Cannabis legalization gives medical and recreational users access to cannabinoids like THC and CBD, and scientists less challenge studying the plant’s compounds. In addition, grant money, patients, and eventually data give researchers a better understanding of the specific mechanisms occurring after cannabis consumption. Access to more information is reshaping our knowledge of how cannabis affects our bodies and the relationship between THC and CBD.
Further research has led us to alter our understanding of the specific interaction at the CB1 receptor after CBD is taken. Now scientists believe CBD binds (with low affinity) and alters the receptor, acting as an agonist. Thus, THC results can be inhibited when the cannabinoids are taken together, but cannabis compounds and our brains are incredibly complicated and require a deeper understanding of the endocannabinoid system.
How CBD Affects Our Endocannabinoid System (ECS)?
CBD affects the ECS much differently than THC. Benefits are created by increasing the production of neurotransmitters produced by enzymes that activate the receptors responsible for THC high. CBD acts indirectly by increasing production and altering the structure of the cannabinoid (CB) receptors.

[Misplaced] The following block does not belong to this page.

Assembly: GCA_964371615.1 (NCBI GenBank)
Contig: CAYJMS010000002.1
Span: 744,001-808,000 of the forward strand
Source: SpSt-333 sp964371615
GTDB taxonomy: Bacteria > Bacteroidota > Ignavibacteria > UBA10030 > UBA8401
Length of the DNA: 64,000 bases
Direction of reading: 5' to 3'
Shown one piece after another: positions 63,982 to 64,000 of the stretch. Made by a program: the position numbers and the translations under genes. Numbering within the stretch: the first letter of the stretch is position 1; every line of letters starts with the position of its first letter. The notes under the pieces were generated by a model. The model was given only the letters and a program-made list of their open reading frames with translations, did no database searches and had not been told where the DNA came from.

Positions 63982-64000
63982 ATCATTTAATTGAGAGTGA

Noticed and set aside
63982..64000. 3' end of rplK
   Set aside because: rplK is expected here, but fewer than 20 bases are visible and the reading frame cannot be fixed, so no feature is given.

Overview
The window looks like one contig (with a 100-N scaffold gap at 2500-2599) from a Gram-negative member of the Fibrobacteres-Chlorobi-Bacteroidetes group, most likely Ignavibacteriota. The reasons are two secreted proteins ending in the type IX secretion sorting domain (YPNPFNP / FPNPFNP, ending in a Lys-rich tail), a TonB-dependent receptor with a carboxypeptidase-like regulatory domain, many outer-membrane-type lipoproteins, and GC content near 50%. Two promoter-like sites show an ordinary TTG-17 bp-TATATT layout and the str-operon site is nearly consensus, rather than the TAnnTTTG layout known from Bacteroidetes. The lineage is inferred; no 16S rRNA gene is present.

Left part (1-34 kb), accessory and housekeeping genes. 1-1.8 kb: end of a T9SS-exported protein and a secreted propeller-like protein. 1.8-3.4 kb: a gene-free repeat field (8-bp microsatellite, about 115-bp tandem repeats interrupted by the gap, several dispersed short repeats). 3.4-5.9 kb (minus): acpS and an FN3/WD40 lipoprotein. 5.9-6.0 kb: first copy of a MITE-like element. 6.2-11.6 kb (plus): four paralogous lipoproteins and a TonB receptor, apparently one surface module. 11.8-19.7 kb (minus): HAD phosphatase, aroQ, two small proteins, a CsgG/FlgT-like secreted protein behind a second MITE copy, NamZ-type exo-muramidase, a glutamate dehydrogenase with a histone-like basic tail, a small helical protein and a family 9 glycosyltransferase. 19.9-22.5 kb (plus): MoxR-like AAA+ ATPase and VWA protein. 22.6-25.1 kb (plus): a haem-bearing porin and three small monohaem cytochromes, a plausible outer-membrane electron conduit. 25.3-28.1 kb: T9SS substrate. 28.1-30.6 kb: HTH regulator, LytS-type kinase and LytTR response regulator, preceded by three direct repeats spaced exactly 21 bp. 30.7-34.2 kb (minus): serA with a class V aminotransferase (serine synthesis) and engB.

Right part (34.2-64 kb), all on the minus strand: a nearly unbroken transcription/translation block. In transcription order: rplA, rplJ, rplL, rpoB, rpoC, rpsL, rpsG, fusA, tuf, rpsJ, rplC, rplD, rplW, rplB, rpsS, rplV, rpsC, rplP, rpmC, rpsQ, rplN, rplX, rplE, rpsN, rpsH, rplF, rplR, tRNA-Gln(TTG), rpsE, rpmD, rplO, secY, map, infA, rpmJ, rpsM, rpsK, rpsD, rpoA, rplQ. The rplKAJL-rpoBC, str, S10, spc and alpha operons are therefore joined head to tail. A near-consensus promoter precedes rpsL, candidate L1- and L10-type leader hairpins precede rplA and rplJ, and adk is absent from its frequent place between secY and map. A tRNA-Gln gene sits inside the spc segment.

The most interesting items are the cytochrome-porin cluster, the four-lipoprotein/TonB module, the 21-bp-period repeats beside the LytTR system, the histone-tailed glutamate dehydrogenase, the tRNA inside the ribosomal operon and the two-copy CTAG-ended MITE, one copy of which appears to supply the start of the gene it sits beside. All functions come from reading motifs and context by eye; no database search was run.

The ECS consists of three main parts:
- Cannabinoid (CB) receptors
- Degrading Enzymes
Endocannabinoids and Enzymes
Endocannabinoids are cannabis-like molecules produced naturally by the enzymes in the ECS. THC gets users high because the compound is structured similarly to one of the two endocannabinoids we are aware of, anandamide.
Also referred to as the bliss molecule, anandamide levels are increased in some cases after taking CBD through degrading inhibiting enzymes.
Endocannabinoids like anandamide and cannabinoids like THC directly activates CB1; the receptor then floods the brain with serotonin creating the notorious high.
The reason why CBD lowers the effects of THC is because of its ability to change CB1. Lab Roots, ‘the leading scientific social networking website and producer of educational virtual events and webinars,’ describes the mechanism that CBD inhibits the effects of THC. ‘CBD functions as a negative allosteric modulator, which means that CBD binds to a site on the CB1 receptor distinct from the THC binding site. This attachment causes the receptor site where THC binds to change the receptor’s structure, which creates a lesser binding of THC and less activation of the CB1 receptor.’
Can CBD Reduce the Effects of THC?
Yes, but the process is more complex than CBD sobering up medical marijuana users who are too high. The effects are reduced but still significant.
The Interaction is Complicated
Taking CBD doesn’t block THC from activating CB1, but it does lower the efficacy. The process can be compared to how Delta 8 produces a milder high. Lab Roots confirms the complicated procedure by stating, ‘the results can be inconsistent. In some cases, CBD reduced the effects of THC, and in other cases, it exacerbated the effects of THC. The reason for this is because of multiple mechanisms in which CBD interacts with THC. ‘
3 Mechanisms that CBD interacts with THC
CBD affects THC in 3 ways: